But what I really want to write about are the things I did and did not do during my unexpected time off. The main reason to me is posterity, and to remember the thoughts I had during this strange time.

Let’s start with what I did do. Note that just about everything took place on my couch (not only do I love my couch, but I don’t have a desk or a dining table). The cushions are noticeably more compressed than they used to be.

- Together with Jesse, I watched the extended version of all three Lord of the Rings movies. That’s something like 11 h of entertainment! We watched it in about 6 chunks. I (alone) also watched the first two episodes of a BBC mini-series called Wives and Daughters and enjoyed that (last two episodes arrive from Netflix tomorrow).

- I edited a scientific review article that Jesse has been working on since the end of July (and he’s been doing little else… very few experiments (“bench work”) at lab, and he works on it evenings and weekends at home too). It took me a day and a half to edit it for a number of reasons: it’s not a topic I was familiar with (for any biologist types reading this, it’s on anterograde and retrograde signaling between the nucleus, chloroplasts and mitochondria in plant, yeast and animal cells… for the biologist types who didn’t understand that, don’t worry… I didn’t know what anterograde and retrograde meant either before Jesse started telling me about what he was working on). Also, I started editing on Tuesday, and since I was still in fire alert mode at that point, I was checking the TV/internet every 15 minutes for updates. And, many kind friends were writing me emails wanting to know if I was okay, and I felt compelled to send off speedy replies to calm their nerves. So, I wasn’t as efficient in my editing as I could have otherwise been.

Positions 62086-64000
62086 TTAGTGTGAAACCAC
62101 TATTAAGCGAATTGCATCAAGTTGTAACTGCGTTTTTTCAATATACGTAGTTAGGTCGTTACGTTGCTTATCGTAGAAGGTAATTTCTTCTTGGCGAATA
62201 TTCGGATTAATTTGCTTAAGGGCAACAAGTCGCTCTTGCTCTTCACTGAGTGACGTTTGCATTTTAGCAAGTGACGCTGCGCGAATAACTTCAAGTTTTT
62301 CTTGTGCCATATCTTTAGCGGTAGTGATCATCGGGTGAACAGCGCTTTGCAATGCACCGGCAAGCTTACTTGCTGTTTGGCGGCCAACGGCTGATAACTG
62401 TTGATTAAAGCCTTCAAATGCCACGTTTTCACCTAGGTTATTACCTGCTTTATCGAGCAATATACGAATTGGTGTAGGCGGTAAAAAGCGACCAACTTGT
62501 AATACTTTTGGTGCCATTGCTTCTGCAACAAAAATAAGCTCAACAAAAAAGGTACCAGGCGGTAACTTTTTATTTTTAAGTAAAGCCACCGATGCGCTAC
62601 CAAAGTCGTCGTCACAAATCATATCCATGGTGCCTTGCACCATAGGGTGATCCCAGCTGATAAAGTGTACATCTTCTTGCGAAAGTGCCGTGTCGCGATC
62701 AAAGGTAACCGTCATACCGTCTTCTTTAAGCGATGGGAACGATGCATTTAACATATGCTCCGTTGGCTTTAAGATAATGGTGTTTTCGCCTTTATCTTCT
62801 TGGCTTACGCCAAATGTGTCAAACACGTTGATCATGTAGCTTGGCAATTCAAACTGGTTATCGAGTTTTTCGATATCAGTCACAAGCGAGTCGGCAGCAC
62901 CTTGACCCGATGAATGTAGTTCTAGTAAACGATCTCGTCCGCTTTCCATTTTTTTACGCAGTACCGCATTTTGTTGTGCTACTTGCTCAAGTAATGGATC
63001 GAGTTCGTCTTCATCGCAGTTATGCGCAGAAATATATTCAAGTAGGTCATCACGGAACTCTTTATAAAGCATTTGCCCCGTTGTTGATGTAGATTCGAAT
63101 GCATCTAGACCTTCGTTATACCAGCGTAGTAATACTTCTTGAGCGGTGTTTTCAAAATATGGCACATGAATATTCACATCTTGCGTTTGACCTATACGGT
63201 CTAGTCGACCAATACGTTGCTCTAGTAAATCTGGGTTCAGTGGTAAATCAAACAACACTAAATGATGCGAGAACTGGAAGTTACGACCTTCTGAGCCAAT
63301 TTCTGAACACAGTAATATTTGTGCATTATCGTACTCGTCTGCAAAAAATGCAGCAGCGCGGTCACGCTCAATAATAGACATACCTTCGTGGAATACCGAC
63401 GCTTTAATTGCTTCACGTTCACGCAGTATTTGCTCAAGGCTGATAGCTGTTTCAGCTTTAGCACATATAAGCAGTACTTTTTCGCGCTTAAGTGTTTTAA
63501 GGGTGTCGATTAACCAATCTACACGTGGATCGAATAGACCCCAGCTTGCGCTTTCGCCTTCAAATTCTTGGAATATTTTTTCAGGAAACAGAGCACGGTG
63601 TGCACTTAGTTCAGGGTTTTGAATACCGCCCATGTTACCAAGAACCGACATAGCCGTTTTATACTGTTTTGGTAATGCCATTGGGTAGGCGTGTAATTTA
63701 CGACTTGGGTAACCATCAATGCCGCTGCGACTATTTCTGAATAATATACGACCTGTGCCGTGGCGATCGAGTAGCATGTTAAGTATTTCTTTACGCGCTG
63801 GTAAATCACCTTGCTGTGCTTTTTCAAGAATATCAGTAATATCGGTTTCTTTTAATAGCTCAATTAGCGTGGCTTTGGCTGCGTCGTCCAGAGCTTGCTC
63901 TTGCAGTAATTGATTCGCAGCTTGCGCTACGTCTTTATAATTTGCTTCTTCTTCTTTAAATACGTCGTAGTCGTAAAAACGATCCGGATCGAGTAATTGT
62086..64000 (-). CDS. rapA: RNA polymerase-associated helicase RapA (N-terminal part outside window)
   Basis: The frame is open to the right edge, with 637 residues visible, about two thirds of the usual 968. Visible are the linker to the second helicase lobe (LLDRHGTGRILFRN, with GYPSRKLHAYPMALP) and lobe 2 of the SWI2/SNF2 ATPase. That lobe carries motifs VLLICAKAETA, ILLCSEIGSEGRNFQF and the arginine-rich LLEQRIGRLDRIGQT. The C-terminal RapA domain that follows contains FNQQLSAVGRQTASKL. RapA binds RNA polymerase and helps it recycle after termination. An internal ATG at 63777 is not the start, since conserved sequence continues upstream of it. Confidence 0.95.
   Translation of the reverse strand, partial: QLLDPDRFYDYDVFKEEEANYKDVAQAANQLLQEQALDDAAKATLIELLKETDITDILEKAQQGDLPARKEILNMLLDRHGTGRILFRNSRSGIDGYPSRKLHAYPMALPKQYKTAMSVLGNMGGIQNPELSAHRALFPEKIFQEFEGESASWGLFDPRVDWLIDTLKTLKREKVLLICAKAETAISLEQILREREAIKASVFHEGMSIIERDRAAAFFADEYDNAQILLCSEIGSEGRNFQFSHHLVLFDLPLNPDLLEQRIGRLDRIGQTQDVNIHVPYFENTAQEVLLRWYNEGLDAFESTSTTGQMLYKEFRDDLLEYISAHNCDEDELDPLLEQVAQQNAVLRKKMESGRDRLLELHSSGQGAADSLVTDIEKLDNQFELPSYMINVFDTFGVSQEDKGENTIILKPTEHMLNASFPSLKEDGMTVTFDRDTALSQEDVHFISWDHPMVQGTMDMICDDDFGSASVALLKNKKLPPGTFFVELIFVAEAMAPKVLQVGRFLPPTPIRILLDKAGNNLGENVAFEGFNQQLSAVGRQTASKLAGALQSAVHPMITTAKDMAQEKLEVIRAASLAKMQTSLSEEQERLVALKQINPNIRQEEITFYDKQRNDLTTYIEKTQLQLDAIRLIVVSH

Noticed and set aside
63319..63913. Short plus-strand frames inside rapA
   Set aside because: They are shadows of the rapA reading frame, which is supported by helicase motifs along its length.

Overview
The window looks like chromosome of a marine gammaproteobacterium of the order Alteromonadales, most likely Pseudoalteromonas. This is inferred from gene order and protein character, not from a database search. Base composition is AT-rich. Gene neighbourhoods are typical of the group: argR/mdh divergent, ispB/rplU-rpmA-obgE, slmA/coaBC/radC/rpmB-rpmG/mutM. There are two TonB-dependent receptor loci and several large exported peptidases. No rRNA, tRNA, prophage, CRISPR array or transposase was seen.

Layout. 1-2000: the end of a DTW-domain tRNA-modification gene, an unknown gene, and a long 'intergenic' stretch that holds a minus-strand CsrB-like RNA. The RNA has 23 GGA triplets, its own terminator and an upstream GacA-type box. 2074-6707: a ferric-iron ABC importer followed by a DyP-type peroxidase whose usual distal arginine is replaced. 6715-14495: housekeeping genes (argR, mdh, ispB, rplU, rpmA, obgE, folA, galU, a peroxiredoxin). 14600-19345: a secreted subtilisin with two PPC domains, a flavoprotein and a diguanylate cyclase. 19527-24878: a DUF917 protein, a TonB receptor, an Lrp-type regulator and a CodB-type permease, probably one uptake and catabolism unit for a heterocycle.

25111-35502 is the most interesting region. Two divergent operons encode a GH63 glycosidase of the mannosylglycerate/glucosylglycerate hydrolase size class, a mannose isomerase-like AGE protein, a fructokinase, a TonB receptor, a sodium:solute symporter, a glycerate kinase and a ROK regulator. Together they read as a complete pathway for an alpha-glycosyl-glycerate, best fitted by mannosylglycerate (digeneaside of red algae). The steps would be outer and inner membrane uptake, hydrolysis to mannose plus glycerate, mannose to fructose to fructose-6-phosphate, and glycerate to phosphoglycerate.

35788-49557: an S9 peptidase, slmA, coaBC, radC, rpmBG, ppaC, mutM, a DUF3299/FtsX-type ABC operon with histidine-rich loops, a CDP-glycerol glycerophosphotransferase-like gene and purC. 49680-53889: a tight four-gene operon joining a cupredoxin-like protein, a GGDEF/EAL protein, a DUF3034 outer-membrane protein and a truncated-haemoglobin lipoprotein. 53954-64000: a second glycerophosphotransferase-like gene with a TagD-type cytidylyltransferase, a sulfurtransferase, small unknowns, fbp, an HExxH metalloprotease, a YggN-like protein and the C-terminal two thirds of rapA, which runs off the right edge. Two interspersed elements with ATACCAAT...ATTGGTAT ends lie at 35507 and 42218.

- I analyzed a whole bunch of my own data and made pretty graphs and sent out data and an analysis to a collaborator in Scotland (this is the email that took me ~1.5 h to write that I talk about below).

- I baked cinnamon-raisin bread. Twice. We have a bread machine so I used that to make the dough. Yum-ee.

- I called the phone company to get reimbursed for a late charge they fined me even though my bill is supposed to get paid automatically. Last time I tried to call them about this, I was on hold for 40 minutes before giving up. This time, I was on hold only for 10 minutes, but then was on the line with a representative for 30 minutes (I counted). It was a bizarre conversation, with a good 2-3 minutes of silence every time the guy looked something up (such as my account information). I am not exaggerating (again, I counted). He also didn’t sound at all like someone employed to be in customer service. He sounded like a guy who would show up at your house to work on a broken telephone line and who would grumble/slur everything he said. I actually thought he was playing a joke on me and that I was being recorded for a Candid Camera-like show (afterwards, I told Jesse that if I do end up on Candid Camera that they hadn’t really fooled me and that I’d known all along). In the minutes of silence, I thought that either he had actually hung up on me and there I was foolishly staying on the line or that he was getting up and walking around the office and giggling with his friends before getting back to me. The good news is that he totally agreed that I shouldn’t have been charged $5.82 and promptly reimbursed me.